What happens when you open source
Student Login

What happens when you open source

It was a surprising bug I never predicted.

Two years ago, I wrote and open-sourced a small tool, useful to data scientists. Doesn't matter what it is. But it's stable and doesn't need much maintenance.

I almost forgot about it. So I was surprised to get a bug report last week, where os.rename() failed.

You know about this function? It simply renames or moves a file, like /usr/bin/mv on something Unixy, or "rename" on something Windowsy. What my data-sciency tool does is create a file in a temporary directory (look up tempfile.mkdtemp()); assemble that file in steps; then atomically "publish" it by os.rename()'ing out of that temp directory, to the final destination.

Based on what I told you so far... can you spot the potential bug?

If you have enough experience with Linux or MacOS or Unix, you may have guessed: os.rename() doesn't always work if you are moving the file across a filesystem.

For example...

If Python creates the temporary directory on your machine's main drive, but the user wants the output file written to a thumb drive...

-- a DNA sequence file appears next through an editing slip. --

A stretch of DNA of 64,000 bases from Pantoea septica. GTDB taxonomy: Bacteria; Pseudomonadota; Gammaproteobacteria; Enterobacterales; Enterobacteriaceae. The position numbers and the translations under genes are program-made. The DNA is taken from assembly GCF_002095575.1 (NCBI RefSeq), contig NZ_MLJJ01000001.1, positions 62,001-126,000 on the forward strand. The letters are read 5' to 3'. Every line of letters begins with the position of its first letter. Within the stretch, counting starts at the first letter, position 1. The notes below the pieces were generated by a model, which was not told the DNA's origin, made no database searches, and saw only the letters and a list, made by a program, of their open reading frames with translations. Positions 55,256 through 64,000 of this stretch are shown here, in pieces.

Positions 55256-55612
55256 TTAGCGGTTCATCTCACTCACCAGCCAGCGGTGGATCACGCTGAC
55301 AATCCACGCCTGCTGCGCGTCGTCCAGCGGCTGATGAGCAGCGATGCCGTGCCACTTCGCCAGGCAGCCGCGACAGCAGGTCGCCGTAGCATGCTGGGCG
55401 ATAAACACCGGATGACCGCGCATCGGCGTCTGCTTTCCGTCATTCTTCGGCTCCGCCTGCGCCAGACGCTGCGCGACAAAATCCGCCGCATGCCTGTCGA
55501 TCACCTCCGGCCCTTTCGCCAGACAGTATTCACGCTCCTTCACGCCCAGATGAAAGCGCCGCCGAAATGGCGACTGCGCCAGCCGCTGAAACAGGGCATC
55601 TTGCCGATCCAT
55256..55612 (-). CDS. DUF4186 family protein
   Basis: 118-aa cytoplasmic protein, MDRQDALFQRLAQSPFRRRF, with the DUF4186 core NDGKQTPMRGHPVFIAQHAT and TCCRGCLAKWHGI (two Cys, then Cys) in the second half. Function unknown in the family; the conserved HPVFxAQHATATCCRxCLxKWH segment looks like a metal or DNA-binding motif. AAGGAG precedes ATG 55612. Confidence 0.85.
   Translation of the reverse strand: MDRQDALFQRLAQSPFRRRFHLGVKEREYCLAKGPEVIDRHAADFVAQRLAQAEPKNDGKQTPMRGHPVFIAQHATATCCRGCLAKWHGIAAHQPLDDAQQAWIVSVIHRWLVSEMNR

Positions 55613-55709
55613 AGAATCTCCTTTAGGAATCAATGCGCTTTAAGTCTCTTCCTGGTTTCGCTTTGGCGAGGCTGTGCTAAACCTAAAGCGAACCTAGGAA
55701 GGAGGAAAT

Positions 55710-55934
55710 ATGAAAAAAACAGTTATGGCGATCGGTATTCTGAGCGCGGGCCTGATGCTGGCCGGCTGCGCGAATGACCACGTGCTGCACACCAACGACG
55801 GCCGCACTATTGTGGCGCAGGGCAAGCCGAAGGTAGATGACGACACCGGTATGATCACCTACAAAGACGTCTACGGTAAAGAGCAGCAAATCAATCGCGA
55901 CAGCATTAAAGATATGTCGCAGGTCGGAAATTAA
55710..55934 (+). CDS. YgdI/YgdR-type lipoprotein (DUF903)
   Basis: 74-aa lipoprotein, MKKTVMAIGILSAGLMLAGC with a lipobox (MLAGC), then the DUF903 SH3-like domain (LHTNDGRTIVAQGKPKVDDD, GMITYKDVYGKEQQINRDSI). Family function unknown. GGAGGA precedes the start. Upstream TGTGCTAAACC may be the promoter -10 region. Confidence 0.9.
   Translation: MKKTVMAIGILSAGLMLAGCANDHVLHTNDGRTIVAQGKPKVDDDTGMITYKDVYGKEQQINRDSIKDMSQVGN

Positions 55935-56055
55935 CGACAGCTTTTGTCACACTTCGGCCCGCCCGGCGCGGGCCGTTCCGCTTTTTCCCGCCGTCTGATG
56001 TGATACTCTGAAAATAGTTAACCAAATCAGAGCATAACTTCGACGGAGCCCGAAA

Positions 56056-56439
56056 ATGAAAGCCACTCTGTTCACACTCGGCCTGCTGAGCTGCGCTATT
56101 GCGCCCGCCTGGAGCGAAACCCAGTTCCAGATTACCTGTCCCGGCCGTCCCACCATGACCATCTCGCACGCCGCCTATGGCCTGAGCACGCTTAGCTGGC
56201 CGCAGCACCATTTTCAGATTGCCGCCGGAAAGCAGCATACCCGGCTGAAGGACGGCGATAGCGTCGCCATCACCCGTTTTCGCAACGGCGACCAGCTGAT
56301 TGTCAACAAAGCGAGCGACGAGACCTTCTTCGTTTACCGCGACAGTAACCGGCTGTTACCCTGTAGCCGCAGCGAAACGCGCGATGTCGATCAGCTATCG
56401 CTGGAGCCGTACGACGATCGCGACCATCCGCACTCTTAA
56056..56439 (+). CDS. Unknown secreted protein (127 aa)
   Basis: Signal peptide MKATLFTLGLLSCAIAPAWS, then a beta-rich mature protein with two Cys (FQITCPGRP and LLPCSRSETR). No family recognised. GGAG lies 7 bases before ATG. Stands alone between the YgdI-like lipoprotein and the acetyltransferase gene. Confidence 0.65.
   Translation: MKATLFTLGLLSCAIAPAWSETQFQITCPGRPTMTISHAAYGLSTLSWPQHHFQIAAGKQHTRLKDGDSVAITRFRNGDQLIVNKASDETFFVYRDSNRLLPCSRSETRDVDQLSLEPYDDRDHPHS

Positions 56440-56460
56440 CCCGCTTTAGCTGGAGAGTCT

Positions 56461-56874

Boom. Bug report.

The solution was to use a higher-level function, shutil.move() - also in Python's standard library. This function detects the situation where the move-across-filesystem call fails, and falls back to copying the file instead (and deleting the original when done). Bug squashed.

In essence:

1) I didn't realize os.rename() had this problem.

2) I never encountered the bug on my own.

3) But one of my users did. And let me know.

4) And now I'm wiser. I know to use shutil.move() instead of os.rename() from now on.

None of this would have happened if I hadn't put my code out there in the first place.

And since my top-secret subversive goal is to create a revolutionary world-changing army of hundred-x-programmers - shhh, don't tell anyone - I'm wondering if you have an open-source project yourself. So you can benefit in the same way.

A lot of you have done this. A lot of you haven't. Either way, is there some program you wrote recently, which might be useful to someone else?

Upload that bad boy to github. You might have to invest some work generalizing it, so the program is useful to someone other than yourself. That's fine. More good practice.

And you'll have to *shudder* document it. That's okay, you can handle that.

The more of your code you open-source, the better it is for your growth as a developer.

So start open-sourcing.

Newsletter Bootcamp

Book Courses